A sealant is a plastic material (resin) that is applied to the chewing surfaces of the back teeth (molars and premolars). The resin bonds to the depressions and grooves (called pits and fissures) in the back teeth. This is a barrier that protects the tooth enamel from plaque and acids. Sealants are necessary because the grooves in the back teeth can sometimes be difficult to keep clean. Toothbrush bristles cannot reach into them and plaque and debris can build up inside of them. Permanent molars are most prone to decay during the first two years after they emerge into the mouth. Sealants can help to decrease the risk of decay.
Cleanings are recommended by the American Dental Association every 6 months for both you and your child. Plaque and food debris can build up on teeth if they are not brushed properly. If plaque is left on your teeth for too long, it can harden into a material called calculus, or tartar. Both plaque and calculus, if not removed from your teeth, can irritate your gums and cause gingivitis (inflammation of the gums) or if left untreated, gum disease. Make sure you visit your dentist every 6 months to keep your teeth pearly white and healthy!
Fluoride exists naturally in water sources, and is derived from fluorine, which is a common element in the Earth's crust. It is well known that fluoride helps prevent and even reverse the early stages of tooth decay. Tooth decay happens when the bacteria in plaque feed off the sugars in the mouth. The bacteria produce damaging acids that dissolve the hard enamel surfaces of teeth. If the damage is not stopped or treated, the bacteria can break through the enamel and cause tooth decay/cavities. Cavities weaken teeth and can lead to pain, tooth loss, or even widespread infection in the most severe cases.
Fluoride combats tooth decay in two ways; it is incorporated into the structure of developing teeth when it is ingested and it protects teeth when it comes in contact with the surface of the teeth. Some examples are fluoride toothpaste, rinses, supplements and professional treatments. Fluoride prevents the acid produced by the bacteria in plaque from dissolving, or demineralizing, tooth enamel. Fluoride also allows some teeth damaged by acid to repair, or remineralize, themselves. Fluoride cannot repair cavities, but it can reverse early signs of tooth decay and may prevent new cavities from forming.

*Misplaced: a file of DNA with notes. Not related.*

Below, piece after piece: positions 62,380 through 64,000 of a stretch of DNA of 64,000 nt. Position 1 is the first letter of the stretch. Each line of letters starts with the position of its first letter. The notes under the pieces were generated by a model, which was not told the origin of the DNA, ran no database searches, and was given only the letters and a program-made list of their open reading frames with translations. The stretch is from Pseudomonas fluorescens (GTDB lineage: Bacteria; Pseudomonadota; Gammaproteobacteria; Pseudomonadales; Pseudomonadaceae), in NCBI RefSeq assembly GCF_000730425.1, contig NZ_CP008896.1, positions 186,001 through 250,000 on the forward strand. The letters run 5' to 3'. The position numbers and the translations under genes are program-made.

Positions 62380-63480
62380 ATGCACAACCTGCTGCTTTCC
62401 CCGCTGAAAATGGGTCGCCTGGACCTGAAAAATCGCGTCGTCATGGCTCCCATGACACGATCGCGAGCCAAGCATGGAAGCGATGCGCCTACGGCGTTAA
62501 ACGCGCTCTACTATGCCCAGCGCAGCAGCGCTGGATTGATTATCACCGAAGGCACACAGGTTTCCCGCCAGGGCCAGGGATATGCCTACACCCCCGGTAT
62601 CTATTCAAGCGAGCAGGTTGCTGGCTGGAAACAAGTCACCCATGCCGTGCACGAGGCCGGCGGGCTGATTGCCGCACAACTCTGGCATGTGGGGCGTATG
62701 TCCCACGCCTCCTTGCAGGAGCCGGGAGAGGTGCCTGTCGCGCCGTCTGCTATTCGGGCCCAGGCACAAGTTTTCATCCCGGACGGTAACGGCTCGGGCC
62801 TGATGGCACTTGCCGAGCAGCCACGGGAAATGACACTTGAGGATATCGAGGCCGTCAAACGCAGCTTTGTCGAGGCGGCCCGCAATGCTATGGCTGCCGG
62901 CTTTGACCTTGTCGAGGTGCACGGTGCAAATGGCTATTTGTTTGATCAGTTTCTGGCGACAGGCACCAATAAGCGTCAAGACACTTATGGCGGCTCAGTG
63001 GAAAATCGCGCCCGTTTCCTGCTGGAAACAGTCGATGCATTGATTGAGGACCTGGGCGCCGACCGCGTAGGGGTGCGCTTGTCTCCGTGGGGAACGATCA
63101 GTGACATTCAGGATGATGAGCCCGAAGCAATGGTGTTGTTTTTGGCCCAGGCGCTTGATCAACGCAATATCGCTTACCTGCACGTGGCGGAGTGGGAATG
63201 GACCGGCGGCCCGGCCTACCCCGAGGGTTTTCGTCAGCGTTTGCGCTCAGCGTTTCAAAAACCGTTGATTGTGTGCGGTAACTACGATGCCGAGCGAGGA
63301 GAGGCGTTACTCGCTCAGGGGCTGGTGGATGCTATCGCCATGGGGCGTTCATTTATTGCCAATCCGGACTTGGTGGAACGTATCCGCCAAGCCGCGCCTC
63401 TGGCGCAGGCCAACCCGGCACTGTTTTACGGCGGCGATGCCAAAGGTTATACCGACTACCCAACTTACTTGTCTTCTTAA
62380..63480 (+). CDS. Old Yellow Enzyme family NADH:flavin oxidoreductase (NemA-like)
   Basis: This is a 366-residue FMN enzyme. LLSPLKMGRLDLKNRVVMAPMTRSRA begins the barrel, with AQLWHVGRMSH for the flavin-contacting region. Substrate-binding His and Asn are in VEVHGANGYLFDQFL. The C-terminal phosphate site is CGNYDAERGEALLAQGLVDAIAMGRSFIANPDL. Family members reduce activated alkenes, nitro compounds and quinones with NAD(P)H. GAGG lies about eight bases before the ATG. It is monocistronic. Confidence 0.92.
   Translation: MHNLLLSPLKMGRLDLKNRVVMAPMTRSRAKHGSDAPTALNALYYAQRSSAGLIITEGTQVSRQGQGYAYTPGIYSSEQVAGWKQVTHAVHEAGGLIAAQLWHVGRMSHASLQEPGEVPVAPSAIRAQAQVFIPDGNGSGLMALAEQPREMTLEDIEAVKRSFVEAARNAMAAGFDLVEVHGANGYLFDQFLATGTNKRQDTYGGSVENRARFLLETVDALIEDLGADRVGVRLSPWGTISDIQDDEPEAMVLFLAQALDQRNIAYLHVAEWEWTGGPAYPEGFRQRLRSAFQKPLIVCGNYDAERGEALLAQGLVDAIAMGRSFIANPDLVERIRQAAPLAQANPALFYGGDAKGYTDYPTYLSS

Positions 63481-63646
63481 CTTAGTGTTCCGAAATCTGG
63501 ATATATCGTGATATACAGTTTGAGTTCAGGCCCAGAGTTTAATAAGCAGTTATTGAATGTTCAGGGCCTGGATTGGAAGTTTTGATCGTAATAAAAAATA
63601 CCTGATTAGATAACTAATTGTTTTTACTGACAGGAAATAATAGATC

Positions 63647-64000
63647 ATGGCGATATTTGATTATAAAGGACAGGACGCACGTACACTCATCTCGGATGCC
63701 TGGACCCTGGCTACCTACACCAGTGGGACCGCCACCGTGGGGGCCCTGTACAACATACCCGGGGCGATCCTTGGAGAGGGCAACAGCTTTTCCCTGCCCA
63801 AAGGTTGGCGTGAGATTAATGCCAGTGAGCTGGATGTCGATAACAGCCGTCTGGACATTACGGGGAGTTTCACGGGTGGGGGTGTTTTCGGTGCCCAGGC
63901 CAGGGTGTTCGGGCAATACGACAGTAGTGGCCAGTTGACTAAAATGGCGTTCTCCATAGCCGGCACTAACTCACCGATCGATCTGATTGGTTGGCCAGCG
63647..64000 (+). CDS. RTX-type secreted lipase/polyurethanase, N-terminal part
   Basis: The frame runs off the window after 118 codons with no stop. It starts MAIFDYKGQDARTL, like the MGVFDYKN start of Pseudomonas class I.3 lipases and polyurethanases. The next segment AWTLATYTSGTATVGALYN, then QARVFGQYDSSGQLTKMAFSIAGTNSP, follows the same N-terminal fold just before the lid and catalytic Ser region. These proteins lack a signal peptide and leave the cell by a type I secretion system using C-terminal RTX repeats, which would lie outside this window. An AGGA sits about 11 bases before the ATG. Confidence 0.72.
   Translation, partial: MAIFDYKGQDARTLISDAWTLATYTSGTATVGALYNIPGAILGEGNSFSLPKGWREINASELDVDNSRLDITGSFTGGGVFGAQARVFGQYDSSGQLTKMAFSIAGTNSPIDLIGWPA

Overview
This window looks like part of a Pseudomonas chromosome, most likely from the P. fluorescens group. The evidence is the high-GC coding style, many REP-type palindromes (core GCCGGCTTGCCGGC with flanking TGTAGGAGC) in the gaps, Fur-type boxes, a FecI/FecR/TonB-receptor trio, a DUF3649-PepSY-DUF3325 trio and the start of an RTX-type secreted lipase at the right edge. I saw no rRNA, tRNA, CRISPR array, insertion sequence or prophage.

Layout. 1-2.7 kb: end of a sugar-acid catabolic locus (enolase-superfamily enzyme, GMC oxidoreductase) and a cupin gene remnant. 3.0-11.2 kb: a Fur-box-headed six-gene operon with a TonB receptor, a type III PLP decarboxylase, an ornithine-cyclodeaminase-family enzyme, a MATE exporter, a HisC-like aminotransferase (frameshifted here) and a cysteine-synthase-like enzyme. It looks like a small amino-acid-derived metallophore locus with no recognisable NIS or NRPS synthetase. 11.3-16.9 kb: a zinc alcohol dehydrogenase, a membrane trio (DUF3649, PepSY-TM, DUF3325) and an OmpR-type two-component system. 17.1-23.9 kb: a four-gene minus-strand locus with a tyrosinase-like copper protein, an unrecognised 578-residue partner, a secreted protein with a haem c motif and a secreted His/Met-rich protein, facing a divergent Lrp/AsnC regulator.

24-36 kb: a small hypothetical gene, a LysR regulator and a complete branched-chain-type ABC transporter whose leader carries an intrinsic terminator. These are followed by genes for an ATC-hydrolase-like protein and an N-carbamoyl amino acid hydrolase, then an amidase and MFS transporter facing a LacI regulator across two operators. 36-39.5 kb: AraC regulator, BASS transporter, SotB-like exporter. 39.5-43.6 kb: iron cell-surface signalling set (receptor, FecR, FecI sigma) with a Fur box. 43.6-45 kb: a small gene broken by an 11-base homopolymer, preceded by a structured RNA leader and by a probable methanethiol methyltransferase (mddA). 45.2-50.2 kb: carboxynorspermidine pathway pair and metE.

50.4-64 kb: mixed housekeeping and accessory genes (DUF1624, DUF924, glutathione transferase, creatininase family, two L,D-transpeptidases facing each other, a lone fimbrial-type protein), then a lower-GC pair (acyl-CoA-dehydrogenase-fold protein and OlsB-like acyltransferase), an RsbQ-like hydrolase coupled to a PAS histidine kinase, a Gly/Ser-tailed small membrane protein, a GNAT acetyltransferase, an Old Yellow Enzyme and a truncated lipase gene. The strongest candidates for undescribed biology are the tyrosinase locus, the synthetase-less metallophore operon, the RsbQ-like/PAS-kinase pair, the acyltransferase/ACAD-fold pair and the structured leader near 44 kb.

Because each patient is unique, the need for dental x-rays and frequency can be determined only after consideration of the patient’s medical and dental histories, completion of a thorough clinical examination, and assessment of the patient’s vulnerability to environmental factors that affect oral health. The ADA and AAPD guidelines for prescribing x-rays recommends between a 6-24 month frequency, depending on the child’s cavity risk assessment, which includes the child’s diet, oral hygiene habits, orthodontic appliances, water fluoridation level, and medical history. Generally, we recommend your child get their first set of x-rays around 4 - 5 years old, or sooner if trauma or obvious decay warrants. X-rays are encouraged for the dentist to be provided with all information possible. They also can help in determining whether or not orthodontic consultation is necessary.
Xylitol is a naturally occurring alcohol found in most plant material, including many fruits and vegetables. It is extracted from birch wood to make medicine. Xylitol is widely used as a sugar substitute and in "sugar-free" chewing gums, mints, and other candies. Xylitol is added to different oral products like chewing gum, mints, toothpaste, oral rinses and infant tooth gel. Clinical studies show that products rich in xylitol can reduce cavities up to 80%. Xylitol is safe for all ages. As bacteria ingests xylitol, they lose their ability to stick to teeth and oral tissues. This reduces the formation of plaque which decreases potential for tooth decay. Consider using xylitol products today!